By now, it must have been clear to the netizens that the GST laws suffer from 'excessive delegation' and in coming days, this aspect may take centre-stage and become the subject matter of many legal challenges. It is, therefore, extremely necessary that before any such clarifications are issued, serious deliberations take place over the necessity and inevitability of the issue of clarifications on any issue, the justifiability and basis of the views proposed to be taken by the Board and the likely impact and implications of the clarifications. Since the trade and industry will ultimately bear the brunt of any such clarifications, their involvement in the entire exercise must be ensured in some manner.

"Bureaucracy defends the status quo long past the time when the quo has lost its

[Laurence J. Peter)

g. Filing of a refund application where a NIL refund application has earlier been filed –'Resurrecting the corpse….!'

Council's recommendation:

The Council has recommended the issue of a Circular so as to clarify the following issue and to ensure uniformity in application in law across all jurisdictions:

-  Eligibility of the taxpayer to file a refund application in FORM GST RFD-OIA for a period and category under which Nil refund application has already been filed.


A taxpayer may claim refund in terms of the relevant provisions of the CGST Act and/or IGST Act on any of the following counts viz:

i. refund of unutilized ITC on account of zero rated supply under Bond/LUT;

ii. refund of accumulated ITC on account of the inverted tax structure.

iii. refund of tax paid on 'zero rated supply'

iv. refund of tax paid on 'deemed export' supplies.

The claim is filed on the common portal and the particular category under which claim is being made is selected by the applicant. There is also a provision for selecting a "NIL' option for the refund under a particular category for the selected period.

It may sometimes happen that the applicant-taxpayer may inadvertently select 'NIL' refund option in spite of there being a genuine refund claim during the relevant tax period/s under a particular category. However, the system does not allow the subsequent filing of refund claim under the same category for that particular tax period. This virtually closes the door for the taxpayer so far as his claim for refund is concerned. It is heartening to see that the Council has taken due note of this genuine hardship being faced by the taxpayers and has recommended the issue of Circular by the Board clarifying this issue and also to ensure uniformity in the implementation of the provisions of the law across all jurisdictions. It is obvious that the clarifications will be issued by the Board under S.168(1) of the CGST Act pursuant to the recommendations by the Council.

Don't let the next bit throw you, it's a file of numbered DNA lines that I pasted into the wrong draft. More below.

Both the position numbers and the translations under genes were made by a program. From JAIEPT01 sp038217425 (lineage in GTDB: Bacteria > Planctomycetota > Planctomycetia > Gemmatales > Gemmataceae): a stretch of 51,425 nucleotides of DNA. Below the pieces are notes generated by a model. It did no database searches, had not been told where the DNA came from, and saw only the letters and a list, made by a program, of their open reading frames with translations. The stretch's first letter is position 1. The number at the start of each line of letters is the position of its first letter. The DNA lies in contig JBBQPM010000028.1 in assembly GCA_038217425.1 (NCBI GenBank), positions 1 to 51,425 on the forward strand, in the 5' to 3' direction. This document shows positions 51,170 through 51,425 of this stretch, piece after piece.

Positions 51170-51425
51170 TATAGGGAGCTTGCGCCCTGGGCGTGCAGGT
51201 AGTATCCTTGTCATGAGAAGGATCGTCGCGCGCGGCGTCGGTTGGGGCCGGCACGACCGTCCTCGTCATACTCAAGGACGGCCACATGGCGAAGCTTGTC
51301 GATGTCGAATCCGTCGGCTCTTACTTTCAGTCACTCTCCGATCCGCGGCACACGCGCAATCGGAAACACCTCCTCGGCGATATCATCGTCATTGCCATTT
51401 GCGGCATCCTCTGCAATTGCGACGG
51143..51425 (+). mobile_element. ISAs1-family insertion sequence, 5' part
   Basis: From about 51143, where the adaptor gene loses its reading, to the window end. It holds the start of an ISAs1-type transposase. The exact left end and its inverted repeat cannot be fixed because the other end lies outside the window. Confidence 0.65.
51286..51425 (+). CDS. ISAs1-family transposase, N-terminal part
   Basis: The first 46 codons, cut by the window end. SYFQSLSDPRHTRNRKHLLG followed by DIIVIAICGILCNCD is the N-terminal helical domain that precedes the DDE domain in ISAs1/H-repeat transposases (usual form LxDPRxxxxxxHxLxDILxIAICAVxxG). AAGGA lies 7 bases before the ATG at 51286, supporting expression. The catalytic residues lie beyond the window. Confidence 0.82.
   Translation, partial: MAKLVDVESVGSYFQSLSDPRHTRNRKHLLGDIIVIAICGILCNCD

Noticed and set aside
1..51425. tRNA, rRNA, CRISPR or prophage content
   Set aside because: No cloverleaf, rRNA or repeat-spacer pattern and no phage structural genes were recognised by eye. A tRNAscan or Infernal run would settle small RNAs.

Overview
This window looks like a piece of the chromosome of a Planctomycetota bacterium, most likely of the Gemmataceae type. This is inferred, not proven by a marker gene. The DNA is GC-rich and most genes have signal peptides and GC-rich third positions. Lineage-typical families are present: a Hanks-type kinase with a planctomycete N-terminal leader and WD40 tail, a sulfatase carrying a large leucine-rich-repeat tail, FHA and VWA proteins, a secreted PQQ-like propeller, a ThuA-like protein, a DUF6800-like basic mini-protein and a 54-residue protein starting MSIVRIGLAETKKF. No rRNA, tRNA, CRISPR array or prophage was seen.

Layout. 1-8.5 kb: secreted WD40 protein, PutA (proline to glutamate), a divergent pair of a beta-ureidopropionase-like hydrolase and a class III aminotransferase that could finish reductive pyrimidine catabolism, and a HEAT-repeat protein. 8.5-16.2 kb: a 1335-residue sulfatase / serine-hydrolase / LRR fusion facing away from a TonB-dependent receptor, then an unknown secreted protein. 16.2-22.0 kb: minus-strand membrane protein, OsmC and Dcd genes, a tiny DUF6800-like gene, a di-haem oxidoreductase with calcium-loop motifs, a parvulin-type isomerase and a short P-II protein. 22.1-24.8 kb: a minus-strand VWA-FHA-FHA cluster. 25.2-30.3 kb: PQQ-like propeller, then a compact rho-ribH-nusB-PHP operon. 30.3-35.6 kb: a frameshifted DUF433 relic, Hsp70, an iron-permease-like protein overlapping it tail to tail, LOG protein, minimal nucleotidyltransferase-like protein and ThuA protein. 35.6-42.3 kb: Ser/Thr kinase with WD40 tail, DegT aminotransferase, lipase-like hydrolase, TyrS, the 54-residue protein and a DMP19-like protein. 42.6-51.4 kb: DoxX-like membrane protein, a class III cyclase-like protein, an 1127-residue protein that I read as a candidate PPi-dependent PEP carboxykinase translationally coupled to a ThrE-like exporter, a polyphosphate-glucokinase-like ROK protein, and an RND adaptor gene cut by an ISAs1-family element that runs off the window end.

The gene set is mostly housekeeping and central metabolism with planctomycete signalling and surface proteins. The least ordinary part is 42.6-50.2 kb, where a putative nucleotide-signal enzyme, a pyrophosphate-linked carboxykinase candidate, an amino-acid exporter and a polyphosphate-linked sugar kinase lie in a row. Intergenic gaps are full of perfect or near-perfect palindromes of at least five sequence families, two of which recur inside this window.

It remains to be seen whether the Board will provide for the filing and grant of refund claim with any strings attached or not. For instance, a taxpayer may have inadvertently filed Nil refund claim for a certain period under a particular category. The taxpayer may have thereafter filed the subsequent refund claims under the same category for the subsequent period. It is hoped that no restriction will be placed on filing of refund claim for the earlier period which was wrongly filed in such cases. The claim can be allowed to be filed under the "Any other " category if required. There is also a possibility of variation in refund amounts applying the relevant parameters at the time of filing of 'NIL' refund claim by the taxpayer and at the time of subsequent filing of claim under 'Any other' category. In such circumstances, if need be, the least of the two amounts may be sanctioned to the taxpayer.

The recommendation of the Council could not have come a day sooner! It is understood that a large number of taxpayers have inadvertently filed 'NIL' refund claims under a particular category for a certain period even though refund is due for that period. The recommendation of the Council has brought a ray of hope for such taxpayers who have otherwise washed their hands off their refund claims as 'dead claims'!

"Always overpay your taxes. That way you'll get a refund."

[Meyer Lansky]

[The author is founder M/s. SPS Legal and the views expressed are strictly personal.]

See Part I & II

The series stands concluded - Editor